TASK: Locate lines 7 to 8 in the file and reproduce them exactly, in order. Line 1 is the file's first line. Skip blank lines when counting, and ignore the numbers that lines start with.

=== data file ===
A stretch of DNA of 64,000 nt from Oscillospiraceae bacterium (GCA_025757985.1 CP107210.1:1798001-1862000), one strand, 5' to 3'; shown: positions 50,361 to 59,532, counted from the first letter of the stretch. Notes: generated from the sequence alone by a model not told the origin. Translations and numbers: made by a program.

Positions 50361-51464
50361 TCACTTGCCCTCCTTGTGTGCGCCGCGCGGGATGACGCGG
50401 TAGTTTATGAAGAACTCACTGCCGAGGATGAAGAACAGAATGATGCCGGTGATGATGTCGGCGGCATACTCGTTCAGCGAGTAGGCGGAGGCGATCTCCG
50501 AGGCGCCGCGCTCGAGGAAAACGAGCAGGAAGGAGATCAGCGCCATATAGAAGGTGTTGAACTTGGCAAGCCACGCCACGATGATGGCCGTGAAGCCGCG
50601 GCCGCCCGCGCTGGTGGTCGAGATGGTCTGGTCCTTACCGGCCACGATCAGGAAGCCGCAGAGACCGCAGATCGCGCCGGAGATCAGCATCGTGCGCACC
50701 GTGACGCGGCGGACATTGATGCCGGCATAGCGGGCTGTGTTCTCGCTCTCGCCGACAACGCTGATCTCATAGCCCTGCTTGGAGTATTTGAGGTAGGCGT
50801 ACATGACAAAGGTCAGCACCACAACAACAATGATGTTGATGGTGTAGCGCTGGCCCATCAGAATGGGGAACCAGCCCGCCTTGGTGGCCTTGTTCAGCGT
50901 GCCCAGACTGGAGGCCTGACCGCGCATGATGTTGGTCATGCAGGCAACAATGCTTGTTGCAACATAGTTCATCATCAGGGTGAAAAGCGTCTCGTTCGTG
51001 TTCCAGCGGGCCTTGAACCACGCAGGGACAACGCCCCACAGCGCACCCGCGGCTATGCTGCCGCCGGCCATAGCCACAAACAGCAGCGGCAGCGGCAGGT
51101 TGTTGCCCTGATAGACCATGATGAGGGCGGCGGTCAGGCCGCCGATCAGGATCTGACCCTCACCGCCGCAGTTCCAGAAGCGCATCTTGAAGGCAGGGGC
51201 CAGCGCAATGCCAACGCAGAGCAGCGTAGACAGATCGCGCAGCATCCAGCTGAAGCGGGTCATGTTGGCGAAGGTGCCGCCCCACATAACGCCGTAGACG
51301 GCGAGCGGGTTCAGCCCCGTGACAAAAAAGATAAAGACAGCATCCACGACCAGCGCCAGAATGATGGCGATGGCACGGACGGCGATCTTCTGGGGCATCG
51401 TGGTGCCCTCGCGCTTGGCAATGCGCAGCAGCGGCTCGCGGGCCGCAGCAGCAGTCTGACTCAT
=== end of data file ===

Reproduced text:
50701 GTGACGCGGCGGACATTGATGCCGGCATAGCGGGCTGTGTTCTCGCTCTCGCCGACAACGCTGATCTCATAGCCCTGCTTGGAGTATTTGAGGTAGGCGT
50801 ACATGACAAAGGTCAGCACCACAACAACAATGATGTTGATGGTGTAGCGCTGGCCCATCAGAATGGGGAACCAGCCCGCCTTGGTGGCCTTGTTCAGCGT